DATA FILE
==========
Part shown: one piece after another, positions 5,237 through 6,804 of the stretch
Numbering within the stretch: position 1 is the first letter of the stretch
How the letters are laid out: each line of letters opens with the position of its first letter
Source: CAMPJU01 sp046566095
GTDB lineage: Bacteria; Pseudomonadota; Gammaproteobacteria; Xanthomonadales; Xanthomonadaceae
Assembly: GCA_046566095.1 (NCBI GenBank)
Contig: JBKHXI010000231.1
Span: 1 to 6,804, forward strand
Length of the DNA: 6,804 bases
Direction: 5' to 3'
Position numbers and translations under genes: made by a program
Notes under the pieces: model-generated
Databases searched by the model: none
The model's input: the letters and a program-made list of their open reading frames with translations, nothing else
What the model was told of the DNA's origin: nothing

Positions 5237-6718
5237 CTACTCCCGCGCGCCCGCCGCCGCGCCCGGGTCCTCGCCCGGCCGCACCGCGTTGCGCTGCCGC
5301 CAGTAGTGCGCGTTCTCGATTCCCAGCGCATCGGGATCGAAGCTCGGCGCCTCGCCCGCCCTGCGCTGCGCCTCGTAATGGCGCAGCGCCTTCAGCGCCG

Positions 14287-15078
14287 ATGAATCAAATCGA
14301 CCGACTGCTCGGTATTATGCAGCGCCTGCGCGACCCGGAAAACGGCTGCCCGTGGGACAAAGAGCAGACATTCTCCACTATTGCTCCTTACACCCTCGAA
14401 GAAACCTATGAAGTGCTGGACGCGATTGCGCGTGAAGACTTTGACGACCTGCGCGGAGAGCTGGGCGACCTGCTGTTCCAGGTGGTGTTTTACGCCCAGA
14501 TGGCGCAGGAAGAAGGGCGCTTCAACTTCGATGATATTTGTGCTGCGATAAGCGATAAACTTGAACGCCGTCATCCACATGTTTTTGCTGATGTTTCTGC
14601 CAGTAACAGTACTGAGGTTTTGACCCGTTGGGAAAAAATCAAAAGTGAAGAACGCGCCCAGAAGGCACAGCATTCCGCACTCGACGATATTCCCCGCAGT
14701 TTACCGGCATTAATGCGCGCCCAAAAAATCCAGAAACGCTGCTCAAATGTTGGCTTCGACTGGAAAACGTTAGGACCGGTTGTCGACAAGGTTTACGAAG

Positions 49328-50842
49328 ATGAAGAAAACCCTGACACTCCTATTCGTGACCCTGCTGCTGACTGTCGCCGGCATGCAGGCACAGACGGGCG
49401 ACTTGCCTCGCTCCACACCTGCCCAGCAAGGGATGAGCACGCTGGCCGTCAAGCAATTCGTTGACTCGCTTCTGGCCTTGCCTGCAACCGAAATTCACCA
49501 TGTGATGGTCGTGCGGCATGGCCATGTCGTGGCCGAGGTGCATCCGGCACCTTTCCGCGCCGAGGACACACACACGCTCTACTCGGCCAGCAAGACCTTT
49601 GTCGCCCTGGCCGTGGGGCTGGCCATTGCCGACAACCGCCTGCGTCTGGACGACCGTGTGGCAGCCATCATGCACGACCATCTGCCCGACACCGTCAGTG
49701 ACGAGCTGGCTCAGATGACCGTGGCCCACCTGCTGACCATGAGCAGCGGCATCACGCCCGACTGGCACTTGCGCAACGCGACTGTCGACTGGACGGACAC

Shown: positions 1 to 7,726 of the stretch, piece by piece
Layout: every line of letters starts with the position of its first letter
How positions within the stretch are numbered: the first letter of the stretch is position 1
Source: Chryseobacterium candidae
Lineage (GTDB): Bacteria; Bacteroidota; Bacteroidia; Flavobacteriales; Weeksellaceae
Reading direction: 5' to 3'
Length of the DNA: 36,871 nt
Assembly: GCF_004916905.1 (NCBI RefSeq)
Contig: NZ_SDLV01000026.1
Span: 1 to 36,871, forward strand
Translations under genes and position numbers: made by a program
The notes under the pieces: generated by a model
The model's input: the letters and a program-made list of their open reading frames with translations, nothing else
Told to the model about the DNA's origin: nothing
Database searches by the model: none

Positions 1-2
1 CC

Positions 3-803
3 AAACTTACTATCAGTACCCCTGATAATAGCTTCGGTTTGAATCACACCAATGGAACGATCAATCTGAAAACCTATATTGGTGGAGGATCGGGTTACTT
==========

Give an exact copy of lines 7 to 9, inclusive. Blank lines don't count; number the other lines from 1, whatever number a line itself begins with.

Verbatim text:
Contig: JBKHXI010000231.1
Span: 1 to 6,804, forward strand
Length of the DNA: 6,804 bases